There is a tendency among some journalists to present young activism as nothing more than a trend, a bandwagon to be hopped on, with many labelling it as ‘woke’. This minimises the efforts of activists; depicting it as an empty trend with no real substance and a lack of urgency. Of course, there has been a fair amount of ‘virtue signalling’ recently, such as the Black Lives Matter hashtag challenge on Instagram, which appeared both unhelpful and insensitive. However, this is not the majority of the Black Lives Matter movement. From protests to petitions it is clear that most involved want real change and are taking real steps to get there.
This is missed by the journalists who believe that companies are congratulated for merely posting a generic statement in support of the movement. Janice Turner wrote that businesses who comply ‘by issuing a woke press release’ will ‘avoid the social media storm’. This could not be further from the truth. Companies who have tried to do so have been quickly called out. For example, when L’Oréal posted on Instagram in support of the Black Lives Matter movement, they received instant backlash. Many pointed out the irony of their ‘support’; in 2017, they fired an influencer for speaking up about racism. Similarly, the clothing brand Reformation posted support for Black Lives Matter on their Instagram but were widely criticised themselves after allegations of racism within the company emerged.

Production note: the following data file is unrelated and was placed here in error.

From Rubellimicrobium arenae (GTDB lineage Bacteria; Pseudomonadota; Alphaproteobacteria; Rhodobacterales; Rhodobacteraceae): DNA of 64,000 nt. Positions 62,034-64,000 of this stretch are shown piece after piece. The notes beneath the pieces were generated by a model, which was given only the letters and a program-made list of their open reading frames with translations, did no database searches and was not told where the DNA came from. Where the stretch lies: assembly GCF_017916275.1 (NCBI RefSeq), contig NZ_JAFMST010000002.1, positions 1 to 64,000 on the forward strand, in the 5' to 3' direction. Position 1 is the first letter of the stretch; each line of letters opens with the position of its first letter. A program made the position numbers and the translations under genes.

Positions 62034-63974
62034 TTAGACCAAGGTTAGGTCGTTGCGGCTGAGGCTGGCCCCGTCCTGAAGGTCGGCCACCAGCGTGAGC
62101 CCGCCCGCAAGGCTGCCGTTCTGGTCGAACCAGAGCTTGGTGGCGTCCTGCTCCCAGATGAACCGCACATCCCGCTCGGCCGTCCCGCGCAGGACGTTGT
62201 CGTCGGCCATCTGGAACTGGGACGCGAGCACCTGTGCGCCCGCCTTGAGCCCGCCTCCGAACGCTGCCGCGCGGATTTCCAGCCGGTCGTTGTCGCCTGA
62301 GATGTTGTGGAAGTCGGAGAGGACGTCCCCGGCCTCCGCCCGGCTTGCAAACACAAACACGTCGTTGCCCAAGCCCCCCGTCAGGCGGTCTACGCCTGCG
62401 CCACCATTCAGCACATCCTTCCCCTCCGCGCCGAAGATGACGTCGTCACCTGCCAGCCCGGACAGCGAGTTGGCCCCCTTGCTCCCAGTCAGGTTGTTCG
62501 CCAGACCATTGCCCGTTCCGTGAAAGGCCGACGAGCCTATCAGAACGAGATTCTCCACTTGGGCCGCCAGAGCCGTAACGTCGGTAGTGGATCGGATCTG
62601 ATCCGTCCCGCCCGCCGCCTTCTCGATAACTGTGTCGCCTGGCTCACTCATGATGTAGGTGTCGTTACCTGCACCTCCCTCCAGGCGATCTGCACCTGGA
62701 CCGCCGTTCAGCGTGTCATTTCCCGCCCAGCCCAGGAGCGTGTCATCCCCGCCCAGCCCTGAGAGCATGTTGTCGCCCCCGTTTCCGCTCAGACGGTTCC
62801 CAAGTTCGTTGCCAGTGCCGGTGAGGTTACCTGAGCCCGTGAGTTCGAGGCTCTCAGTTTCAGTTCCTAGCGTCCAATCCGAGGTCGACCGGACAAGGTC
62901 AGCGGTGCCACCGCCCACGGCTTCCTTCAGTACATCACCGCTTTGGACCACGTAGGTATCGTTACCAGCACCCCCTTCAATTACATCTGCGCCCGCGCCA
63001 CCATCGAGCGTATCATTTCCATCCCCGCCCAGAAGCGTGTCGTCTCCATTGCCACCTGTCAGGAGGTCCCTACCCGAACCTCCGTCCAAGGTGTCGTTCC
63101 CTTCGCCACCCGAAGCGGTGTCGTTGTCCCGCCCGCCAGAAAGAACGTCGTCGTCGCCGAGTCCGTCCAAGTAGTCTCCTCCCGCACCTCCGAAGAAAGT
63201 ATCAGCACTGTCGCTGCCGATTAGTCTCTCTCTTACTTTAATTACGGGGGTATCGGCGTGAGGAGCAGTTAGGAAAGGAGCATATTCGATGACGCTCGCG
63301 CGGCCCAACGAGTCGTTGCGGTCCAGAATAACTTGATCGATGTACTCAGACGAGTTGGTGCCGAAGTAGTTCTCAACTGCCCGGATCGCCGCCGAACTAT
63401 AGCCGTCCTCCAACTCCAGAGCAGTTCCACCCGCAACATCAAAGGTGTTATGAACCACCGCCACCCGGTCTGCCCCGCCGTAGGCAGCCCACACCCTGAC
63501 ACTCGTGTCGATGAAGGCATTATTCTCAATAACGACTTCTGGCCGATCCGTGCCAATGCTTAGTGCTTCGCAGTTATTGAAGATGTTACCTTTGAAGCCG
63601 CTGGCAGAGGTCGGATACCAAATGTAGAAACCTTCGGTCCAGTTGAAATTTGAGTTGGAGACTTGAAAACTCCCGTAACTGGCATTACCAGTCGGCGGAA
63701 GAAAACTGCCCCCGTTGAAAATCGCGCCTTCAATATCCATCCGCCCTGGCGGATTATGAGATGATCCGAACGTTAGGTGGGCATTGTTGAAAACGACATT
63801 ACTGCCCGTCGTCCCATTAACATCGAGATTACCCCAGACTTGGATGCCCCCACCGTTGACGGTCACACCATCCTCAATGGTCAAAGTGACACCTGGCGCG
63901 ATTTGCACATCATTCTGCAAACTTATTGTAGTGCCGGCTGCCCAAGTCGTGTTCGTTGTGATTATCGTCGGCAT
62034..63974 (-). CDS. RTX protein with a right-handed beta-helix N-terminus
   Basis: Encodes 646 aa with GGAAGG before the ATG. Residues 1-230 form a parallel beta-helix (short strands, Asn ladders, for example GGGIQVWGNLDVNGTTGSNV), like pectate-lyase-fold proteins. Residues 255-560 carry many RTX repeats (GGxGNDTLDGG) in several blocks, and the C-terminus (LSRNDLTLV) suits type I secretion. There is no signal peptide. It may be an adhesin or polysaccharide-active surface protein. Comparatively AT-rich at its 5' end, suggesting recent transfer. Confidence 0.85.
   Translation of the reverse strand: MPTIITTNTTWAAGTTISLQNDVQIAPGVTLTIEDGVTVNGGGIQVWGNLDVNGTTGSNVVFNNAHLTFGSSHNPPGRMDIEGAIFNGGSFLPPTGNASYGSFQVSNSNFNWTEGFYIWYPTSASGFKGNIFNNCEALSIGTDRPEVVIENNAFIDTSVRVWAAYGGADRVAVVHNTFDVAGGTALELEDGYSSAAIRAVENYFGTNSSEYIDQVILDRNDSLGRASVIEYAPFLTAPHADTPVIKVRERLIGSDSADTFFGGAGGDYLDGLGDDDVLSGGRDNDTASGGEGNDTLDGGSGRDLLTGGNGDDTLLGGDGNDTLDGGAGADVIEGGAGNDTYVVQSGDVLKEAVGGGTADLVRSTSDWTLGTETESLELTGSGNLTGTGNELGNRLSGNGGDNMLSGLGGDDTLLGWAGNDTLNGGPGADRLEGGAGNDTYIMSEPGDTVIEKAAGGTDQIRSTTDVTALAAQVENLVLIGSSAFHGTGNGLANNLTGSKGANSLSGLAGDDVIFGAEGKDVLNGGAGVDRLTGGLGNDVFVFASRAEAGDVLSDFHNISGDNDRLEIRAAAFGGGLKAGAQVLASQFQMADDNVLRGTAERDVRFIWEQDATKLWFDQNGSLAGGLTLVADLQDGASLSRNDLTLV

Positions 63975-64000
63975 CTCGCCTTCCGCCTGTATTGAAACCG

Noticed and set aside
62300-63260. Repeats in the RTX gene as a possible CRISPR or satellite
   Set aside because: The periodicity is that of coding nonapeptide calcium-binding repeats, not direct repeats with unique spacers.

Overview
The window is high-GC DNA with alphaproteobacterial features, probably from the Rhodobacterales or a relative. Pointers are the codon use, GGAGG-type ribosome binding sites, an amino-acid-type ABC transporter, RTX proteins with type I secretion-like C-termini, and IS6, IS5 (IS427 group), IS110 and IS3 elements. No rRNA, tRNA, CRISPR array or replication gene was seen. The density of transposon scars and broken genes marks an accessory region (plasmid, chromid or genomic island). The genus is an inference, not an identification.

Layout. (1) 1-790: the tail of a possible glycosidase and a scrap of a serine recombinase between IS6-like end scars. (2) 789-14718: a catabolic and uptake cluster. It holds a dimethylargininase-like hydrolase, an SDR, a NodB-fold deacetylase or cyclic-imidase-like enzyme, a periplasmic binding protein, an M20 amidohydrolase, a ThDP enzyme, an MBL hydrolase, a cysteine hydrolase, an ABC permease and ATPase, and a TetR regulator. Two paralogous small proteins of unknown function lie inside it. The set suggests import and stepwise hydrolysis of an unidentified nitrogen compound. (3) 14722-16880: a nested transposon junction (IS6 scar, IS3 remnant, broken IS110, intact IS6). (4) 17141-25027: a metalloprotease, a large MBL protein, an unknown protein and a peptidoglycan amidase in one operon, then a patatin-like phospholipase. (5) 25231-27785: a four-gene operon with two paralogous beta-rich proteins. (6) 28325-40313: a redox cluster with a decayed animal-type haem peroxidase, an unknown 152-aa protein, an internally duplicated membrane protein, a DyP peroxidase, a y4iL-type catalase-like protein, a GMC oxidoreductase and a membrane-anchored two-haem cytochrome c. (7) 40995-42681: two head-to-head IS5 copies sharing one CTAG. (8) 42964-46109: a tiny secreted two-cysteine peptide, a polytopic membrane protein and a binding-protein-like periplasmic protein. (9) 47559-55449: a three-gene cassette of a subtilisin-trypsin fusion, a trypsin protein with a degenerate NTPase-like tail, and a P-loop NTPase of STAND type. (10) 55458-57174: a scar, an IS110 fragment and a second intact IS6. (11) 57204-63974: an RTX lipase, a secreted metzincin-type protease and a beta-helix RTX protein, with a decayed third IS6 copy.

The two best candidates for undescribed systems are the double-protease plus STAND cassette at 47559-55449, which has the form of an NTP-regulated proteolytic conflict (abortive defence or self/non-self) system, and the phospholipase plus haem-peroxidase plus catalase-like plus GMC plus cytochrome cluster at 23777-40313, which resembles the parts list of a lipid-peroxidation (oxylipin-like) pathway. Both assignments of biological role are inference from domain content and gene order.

Furthermore, there seems to be little recognition, by some, of the power of social media. It is of course only a starting point, and not a solution in and of itself. But it is undeniable that social media is a big part of young activism. Clare Foges writes that social media has ‘tendency to simplify and enrage, its echo chambers to egg things on’. I agree that social media cannot be relied on to do all the work especially when it can so easily make us forget that many do not agree with us. However, it is a good place to start. For example, the visual focus of Instagram makes information punchy and quickly accessible. The ability to connect across continents allows movements to accelerate much faster than they could have in the past. Take Munroe Bergdorf, whose Instagram post about the bullying she received reached hundreds of thousands of people within seconds. And sure enough, change was seen in a matter of days. The latest information can be easily broadcast on social media. For activism this is a huge advantage over the slower mainstream press. Social media has not only allowed petitions, fundraisers and educational resources to be shared, but has also helped protests to be organised. And this has led to tangible change; a petition shared on social media played a large part in re-opening the case of Elijah McClain. The fight for change must be seen within the real world but the role social media can play should not be so easily criticised and discredited.
The portrayal of young activism by some journalists is both generalised and incorrect, and I worry that those who get most of their news from the mainstream press may be left with a false and unfair image of this type of political engagement. This threatens to prevent wide-spread support and to hinder the change that is so vitally needed.